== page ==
The mix of fare increase and service reduction may not be the best strategy to reduce subsidy levels for transit operations. This paper investigates the effects of fare and service characteristics on transit demand. The travel decision-making process is structured as a choice process, and within this framework the factors likely to affect travel decisions are identified. The strength of the relationship between these factors and transit demand is then quantified. Finally, this information is used to identify three general service design strategies which are likely to be effective in retaining or attracting ridership. These strategies are selective increases in transit fares, the implementation of premium services, and improvements in the quality of transit service.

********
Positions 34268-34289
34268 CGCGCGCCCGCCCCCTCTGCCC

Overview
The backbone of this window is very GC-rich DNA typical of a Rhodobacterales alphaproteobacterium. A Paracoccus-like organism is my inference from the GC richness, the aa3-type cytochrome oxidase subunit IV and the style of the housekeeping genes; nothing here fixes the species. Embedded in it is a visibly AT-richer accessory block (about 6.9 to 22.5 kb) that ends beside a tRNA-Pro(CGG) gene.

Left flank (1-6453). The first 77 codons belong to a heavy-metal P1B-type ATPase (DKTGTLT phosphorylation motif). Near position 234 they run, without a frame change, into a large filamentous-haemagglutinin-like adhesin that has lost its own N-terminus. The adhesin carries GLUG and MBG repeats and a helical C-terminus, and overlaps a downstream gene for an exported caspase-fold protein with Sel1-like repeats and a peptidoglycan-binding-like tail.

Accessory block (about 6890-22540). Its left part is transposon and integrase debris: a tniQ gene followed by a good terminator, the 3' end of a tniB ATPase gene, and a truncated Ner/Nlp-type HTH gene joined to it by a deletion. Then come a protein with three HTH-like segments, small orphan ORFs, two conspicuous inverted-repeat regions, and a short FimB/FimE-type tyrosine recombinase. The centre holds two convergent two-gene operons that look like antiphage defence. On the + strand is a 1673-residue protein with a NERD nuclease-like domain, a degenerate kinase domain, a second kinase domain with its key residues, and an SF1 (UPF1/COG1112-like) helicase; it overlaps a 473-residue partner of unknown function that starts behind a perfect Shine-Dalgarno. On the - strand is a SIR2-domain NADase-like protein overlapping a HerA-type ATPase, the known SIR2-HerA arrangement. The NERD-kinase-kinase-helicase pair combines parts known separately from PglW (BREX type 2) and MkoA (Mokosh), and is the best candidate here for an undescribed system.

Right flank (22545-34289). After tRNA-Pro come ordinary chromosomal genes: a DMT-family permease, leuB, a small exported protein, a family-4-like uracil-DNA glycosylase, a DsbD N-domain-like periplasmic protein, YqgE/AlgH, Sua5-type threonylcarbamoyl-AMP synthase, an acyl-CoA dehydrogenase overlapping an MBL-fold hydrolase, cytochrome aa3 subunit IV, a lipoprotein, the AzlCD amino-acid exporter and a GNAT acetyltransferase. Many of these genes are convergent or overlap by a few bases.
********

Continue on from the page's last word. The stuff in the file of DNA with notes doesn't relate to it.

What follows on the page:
|Number of pages||17|
|Journal||Journal of Advanced Transportation|
|Publication status||Published - 1 Jan 1983|